Economies of scale are the type of economy that a company has when it achieves an adequate level in terms of production, to produce even more of what they generally produce and at a lower cost, in other words, the more a company can grow, the more costs will be reduced. Each time the company produces a certain good, they invest less money in its manufacture. This means that, if a company has production as its main function, the quantity can increase when the inputs used rise and the outputs produced can increase by the same percentage. Each time these percentages increase, a different type of scale is produced, in this way we can say that: if the percentages increase by the same percentage, we would be talking about types of constant economies of scale, if it were in more, they would be growing economies of scale, if it were in less, in decreasing economies of scale.
The economies of scale consist of a series of reductions that are made to the cost of unitary manufacture, which cannot be reduced because the price of raw materials decreases, but rather, tries to make the most of the materials that are purchased and in which an economic investment has already been made. For example: when we buy a machine, our main goal is to be able to take all the possible advantages with it to produce more. By taking advantage of this machine to be able to produce a greater quantity of products, we obtain a much greater profit and the cost will be lower and lower, generating less expenses. The manufacturing costs of the products are not going to be affected either because they have already been had in a previous way. Then, once the cost has been covered in its entirety, it can be achieved that the costs remain at zero. Economies of scale are mainly about the kind of strategies that are used to achieve cost reduction after an increase in production.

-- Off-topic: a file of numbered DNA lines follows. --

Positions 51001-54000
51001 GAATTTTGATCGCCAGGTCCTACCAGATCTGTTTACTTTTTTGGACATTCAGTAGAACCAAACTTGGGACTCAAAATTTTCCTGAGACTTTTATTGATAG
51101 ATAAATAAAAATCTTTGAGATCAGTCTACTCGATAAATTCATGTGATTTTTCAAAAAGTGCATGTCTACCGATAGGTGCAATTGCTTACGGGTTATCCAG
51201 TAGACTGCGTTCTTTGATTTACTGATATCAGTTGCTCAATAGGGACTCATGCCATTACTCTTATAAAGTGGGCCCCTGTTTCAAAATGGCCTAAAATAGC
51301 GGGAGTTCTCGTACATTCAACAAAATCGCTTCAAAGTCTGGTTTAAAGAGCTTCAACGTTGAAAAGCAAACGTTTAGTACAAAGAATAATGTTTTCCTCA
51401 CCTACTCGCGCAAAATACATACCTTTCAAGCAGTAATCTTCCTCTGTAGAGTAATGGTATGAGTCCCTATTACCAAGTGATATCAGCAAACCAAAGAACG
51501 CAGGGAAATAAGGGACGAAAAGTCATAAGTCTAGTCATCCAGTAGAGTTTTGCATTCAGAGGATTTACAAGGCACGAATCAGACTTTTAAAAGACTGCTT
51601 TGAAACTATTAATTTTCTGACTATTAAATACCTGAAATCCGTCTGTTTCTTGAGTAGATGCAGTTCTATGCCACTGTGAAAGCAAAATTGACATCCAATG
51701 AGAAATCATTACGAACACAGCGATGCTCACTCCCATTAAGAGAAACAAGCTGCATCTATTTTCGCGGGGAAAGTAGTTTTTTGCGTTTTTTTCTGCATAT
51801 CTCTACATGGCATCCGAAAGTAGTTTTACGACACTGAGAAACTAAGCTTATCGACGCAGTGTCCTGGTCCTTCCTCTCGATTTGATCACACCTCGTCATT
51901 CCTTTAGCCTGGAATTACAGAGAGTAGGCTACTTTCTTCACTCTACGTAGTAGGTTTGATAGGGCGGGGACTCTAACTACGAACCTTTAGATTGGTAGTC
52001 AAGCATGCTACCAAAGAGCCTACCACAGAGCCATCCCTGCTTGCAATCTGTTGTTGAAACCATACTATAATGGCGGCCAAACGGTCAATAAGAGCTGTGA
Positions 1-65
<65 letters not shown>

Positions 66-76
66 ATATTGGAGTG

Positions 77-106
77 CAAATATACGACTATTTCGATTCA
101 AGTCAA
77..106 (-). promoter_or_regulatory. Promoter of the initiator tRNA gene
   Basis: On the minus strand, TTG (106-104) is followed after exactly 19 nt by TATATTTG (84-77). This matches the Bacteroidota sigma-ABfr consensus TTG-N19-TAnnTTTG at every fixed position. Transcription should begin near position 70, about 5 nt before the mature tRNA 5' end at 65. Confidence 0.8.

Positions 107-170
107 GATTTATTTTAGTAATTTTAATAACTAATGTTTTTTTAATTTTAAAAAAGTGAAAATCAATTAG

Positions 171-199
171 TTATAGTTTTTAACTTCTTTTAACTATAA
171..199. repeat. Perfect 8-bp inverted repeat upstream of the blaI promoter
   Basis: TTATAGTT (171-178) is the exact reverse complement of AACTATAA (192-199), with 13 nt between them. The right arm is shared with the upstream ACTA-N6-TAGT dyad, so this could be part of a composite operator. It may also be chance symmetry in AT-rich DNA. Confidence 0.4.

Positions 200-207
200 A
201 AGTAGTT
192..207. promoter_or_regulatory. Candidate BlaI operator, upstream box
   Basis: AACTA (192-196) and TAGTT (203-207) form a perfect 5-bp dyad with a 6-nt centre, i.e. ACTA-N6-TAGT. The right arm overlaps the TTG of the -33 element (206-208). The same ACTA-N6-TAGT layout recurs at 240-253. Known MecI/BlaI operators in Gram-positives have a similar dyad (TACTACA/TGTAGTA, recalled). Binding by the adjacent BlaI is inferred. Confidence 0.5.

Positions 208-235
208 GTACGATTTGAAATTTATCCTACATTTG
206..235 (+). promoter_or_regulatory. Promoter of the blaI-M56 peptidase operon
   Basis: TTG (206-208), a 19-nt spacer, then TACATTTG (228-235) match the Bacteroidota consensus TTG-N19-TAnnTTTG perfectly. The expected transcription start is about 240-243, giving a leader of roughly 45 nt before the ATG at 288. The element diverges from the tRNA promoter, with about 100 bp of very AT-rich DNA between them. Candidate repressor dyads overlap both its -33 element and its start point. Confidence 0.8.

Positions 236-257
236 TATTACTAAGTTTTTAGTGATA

The origin of economies of scale lies in the work written by Adam Smith, who in his theory explains that all the things we produce and that when we try to do it as quickly as possible, the costs will be much lower, in other words, more productivity… less cost. Henry Ford was the first person that could apply this theory and he did it in a series of assembly lines in which the Ford T were manufactured, and where each one of the workers had to carry out a task, in this way he achieved that each one of them specialized in an only work, which turns them into people with more productivity, more experts and more experienced. The formula that sustains the model of economies of scale is easy to understand, and basically consists in that the costs of a determined product will be able to diminish considerably as soon as the quantity of products or of articles that are made each time that the same ones are made, especially if we refer to a company where it is made through massive production.
Internal economies of scale arise when some aspect within the same company leads to lower average production costs. This can be achieved through purchases of raw material in greater proportions which leads to better prices and various discounts which are responsible for the average cost drops considerably. Another aspect is the specialization, which manages to cover all areas of management when working at large scales, so that, workers can specialize in areas in which they are more productive. And finally flexibility, because when this is present there is more capital to improve the quality of products and reduce production costs. In the internal economies of scale, the final result must always be the same, and that is, to achieve a lower investment in order to obtain a greater production of elaborated articles.
External economies happen when the higher production of the market acquires and gains a positive effect on all other companies or firms participating in the industry. It is the type of economy that originates for reasons merely outside the enterprise, such as geographical location, socio-political, cultural, economic factors, etc.
Briceño V., Gabriela. (2019). Economies of scale. Recovered on 16 April, 2021, de Euston96: https://www.euston96.com/en/economies-of-scale/